The UK economy contracted in the second quarter of 2022, as the cost of living crisis hit the country.
Official figures released Thursday showed gross domestic product (GDP) contracted by 0.1% quarter on quarter in the second three months of the year, less than analysts’ forecast of 0.3%.
It comes after GDP grew 0.8% in the first quarter of the year.
Last week, the Bank of England warned it expects the UK economy to enter the longest recession since the global financial crisis in the fourth quarter. Meanwhile, inflation is expected to top 13% in October.
Monthly estimates showed GDP fell 0.6% in June, below the consensus forecast of 1.3%, but down from a revised 0.4% growth in May.
“Growth in the UK has stalled as the economy faces challenges from a severe real income squeeze amid high inflation and higher interest rates,” said Hussain Mehdi, macro and investment strategist at HSBC Asset Management.
“In this context, it will be difficult to avoid a recession, especially with upside risks to energy prices entering the winter.”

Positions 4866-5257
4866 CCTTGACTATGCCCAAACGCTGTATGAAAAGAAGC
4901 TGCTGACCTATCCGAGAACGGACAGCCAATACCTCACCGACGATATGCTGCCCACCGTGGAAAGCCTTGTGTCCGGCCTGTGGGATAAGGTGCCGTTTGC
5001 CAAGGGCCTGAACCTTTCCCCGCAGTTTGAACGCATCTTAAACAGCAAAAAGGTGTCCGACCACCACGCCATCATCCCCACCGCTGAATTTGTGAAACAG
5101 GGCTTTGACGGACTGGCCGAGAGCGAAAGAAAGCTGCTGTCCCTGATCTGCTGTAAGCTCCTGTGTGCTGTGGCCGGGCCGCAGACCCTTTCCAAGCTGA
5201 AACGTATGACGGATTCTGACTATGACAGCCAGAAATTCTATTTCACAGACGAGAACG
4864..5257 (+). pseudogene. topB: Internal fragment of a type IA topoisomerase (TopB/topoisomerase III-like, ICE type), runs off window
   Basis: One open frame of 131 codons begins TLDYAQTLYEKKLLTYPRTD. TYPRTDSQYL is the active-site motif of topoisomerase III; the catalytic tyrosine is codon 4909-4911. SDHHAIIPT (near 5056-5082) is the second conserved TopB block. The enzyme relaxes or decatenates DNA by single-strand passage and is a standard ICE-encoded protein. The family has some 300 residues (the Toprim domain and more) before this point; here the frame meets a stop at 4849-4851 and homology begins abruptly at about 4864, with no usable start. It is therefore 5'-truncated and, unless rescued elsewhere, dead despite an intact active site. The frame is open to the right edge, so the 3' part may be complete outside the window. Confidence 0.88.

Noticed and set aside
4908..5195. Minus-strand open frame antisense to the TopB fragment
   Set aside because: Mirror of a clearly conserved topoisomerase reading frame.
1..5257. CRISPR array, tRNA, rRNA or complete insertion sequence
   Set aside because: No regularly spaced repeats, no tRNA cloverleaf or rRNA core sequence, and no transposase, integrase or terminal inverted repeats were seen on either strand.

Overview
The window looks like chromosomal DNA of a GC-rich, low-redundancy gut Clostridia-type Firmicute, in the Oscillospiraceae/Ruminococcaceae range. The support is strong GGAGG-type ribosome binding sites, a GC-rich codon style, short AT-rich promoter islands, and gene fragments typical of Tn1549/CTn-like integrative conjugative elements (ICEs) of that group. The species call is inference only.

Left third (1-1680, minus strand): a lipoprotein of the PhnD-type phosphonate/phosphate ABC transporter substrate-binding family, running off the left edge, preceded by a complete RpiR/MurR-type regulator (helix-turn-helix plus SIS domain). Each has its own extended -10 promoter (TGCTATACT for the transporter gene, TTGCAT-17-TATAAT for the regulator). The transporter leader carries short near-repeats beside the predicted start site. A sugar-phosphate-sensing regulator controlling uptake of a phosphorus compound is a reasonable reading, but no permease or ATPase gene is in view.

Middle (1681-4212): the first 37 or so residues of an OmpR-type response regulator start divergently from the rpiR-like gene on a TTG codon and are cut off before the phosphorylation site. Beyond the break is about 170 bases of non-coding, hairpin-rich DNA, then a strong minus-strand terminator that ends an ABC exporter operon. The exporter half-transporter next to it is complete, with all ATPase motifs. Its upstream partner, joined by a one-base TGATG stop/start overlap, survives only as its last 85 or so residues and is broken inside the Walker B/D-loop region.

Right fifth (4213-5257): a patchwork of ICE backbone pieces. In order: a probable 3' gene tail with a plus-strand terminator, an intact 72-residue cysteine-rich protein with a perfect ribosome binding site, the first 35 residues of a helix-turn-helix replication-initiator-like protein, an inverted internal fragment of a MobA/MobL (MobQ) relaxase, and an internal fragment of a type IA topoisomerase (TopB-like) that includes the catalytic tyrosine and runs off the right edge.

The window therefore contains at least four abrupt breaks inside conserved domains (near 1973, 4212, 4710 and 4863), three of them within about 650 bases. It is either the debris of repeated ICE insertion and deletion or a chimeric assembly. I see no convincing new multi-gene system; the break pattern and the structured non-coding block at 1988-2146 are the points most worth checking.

However, despite the macro headwinds, HSBC is backing large cap UK stocks to outperform this year given “exposure to commodity, value and defensive names”.
The Office for National Statistics, which publishes the growth figures, said the contraction was largely driven by a decline in services output, with the biggest impediment coming from health and social work, due to a decline in Covid-19. activities.
It found that household consumption fell by 0.2% in the second quarter, offset by a positive contribution from net trade.
This is a news item in development and will be updated shortly.